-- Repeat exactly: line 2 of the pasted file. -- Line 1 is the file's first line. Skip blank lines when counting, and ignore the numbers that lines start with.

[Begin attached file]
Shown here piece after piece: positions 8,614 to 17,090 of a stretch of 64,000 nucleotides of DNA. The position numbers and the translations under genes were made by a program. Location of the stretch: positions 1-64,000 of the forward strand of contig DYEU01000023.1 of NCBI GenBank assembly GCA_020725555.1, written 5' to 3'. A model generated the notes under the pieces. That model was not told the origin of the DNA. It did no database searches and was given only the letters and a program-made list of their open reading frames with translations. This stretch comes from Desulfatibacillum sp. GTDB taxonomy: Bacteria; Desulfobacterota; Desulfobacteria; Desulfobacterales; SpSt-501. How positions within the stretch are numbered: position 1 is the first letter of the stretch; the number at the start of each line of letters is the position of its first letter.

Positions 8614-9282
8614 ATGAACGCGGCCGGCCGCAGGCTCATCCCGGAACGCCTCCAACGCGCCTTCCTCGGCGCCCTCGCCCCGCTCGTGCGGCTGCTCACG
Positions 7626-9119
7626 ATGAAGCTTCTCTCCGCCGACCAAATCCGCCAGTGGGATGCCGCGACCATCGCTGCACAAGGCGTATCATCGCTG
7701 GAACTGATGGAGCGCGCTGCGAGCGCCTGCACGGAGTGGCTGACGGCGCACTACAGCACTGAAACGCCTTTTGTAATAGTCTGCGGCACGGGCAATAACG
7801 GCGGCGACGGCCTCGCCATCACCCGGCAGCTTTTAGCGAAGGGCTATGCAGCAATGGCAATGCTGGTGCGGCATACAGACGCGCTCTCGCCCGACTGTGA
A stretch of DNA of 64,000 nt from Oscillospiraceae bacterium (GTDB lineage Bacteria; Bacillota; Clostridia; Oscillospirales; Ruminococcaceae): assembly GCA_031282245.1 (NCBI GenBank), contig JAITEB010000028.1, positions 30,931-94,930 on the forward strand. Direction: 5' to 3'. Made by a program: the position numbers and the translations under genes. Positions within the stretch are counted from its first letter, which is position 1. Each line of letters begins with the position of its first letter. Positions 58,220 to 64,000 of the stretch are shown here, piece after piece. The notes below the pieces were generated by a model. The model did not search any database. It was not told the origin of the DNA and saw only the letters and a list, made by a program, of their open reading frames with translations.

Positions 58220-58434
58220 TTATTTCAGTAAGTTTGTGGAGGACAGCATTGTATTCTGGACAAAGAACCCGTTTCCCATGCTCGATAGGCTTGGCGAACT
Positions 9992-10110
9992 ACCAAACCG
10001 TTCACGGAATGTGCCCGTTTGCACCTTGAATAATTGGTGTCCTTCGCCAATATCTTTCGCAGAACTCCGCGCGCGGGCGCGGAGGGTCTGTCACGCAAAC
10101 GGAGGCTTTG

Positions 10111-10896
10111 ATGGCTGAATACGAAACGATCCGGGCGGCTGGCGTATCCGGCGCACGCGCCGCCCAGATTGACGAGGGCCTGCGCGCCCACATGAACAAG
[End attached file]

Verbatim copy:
Positions 8614-9282